Best Episode Quarantine (Series 5, Episode 4). Rimmer is infected by a holo-virus and imprisons the crew. "Mr Flibble is very cross."
Did You Know? The word show's expletive, 'smeg' is used 194 times across the show's eight seasons.
It's unfair to compare Matt Groening's other show to The Simpsons. Because what is as good as The Simpsons? Judged on its own merits, this futuristic comedy about the bumbling employees of an intergalactic delivery company is witty, silly and completely non-sensical in just the right measure. It's got some characters who don't work (Hermes Conrad, we're looking at you), but Bender the antagonistic robot makes up for any faults. It was revived for a reason, you know?
Best Episode Godfellas (Season 3, Episode 20). An entirely Bender-centric episode. When he's accidentally shot into space, Bender becomes the home for a community of tiny alien beings.
Did You Know? Bender is named after the character John Bender in The Breakfast Club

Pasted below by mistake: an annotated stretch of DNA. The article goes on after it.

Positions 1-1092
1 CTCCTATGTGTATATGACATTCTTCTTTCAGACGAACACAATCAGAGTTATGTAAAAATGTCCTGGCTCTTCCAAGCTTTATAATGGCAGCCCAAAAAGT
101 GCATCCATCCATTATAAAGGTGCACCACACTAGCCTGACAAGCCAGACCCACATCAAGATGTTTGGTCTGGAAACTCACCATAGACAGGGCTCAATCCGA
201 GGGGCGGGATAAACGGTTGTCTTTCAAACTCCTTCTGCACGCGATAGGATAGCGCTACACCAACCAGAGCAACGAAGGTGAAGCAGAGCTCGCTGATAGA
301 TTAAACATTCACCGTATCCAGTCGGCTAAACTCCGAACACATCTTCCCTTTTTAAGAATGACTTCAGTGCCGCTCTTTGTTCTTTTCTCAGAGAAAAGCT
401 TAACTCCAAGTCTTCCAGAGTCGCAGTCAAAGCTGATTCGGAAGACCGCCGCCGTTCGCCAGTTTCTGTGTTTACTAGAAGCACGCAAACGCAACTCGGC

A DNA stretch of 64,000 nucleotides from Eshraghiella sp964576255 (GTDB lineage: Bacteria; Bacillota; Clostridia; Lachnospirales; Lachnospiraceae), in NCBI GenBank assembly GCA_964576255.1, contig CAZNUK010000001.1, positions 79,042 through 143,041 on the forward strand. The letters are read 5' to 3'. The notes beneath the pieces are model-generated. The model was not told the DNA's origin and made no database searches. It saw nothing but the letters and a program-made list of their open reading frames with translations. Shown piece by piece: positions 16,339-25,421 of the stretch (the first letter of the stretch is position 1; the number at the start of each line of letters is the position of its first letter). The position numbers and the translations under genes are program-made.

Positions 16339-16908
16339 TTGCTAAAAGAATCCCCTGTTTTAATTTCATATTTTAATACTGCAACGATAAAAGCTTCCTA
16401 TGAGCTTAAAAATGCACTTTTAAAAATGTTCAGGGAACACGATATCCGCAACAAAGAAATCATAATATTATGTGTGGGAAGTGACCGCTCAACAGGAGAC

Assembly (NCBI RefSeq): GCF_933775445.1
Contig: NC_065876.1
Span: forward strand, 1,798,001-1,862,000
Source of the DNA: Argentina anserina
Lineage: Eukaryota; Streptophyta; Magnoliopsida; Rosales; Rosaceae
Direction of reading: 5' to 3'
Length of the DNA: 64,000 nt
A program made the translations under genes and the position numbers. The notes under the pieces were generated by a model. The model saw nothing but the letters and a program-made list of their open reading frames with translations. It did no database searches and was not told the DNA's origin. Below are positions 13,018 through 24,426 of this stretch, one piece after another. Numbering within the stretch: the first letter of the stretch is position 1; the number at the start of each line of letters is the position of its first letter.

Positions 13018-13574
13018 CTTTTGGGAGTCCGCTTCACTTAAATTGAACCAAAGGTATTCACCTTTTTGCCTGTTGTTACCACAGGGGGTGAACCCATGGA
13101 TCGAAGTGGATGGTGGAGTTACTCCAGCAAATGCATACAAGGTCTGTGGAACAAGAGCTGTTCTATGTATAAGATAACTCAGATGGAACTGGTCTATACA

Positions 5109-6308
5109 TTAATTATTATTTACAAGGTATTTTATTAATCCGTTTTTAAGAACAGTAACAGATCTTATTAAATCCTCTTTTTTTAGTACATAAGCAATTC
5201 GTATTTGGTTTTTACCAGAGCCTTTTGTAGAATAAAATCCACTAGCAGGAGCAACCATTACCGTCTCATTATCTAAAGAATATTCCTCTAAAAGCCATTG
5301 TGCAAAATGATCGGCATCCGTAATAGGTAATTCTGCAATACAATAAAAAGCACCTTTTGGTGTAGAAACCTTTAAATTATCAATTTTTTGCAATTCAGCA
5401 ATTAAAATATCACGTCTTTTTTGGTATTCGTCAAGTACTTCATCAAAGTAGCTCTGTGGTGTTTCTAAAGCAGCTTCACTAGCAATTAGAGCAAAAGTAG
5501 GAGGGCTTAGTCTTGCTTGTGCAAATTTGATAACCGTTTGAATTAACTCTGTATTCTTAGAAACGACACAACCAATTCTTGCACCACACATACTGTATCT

24. Twin Peaks
Who killed Laura Palmer? That was the question on everyone's lips during 1990 as David Lynch's bizarre small town mystery unfolded on our screens. A demon called Bob, a little man who talked backward and minor pie fetish were just some of the features on display here. But despite a healthy dose of surrealism everything fell into place. Until the rather less appealing second season, that is, where the question on people's minds was more akin to 'who is Windom Earle and what in God's name is going on?' but that's beside the point.
Best Episode Episode Twenty-Nine (Season 2, Episode 22). Lynch returned having finished Wild At Heart with a big screw you to the network that had messed him around form the start. "Where's Annie?"
Did You Know? Frank Silva, who played Bob, was actually the set decorator and got roped into the part when Lynch decided to shoot him at the bottom of Laura's bed on a whim.
23. The Office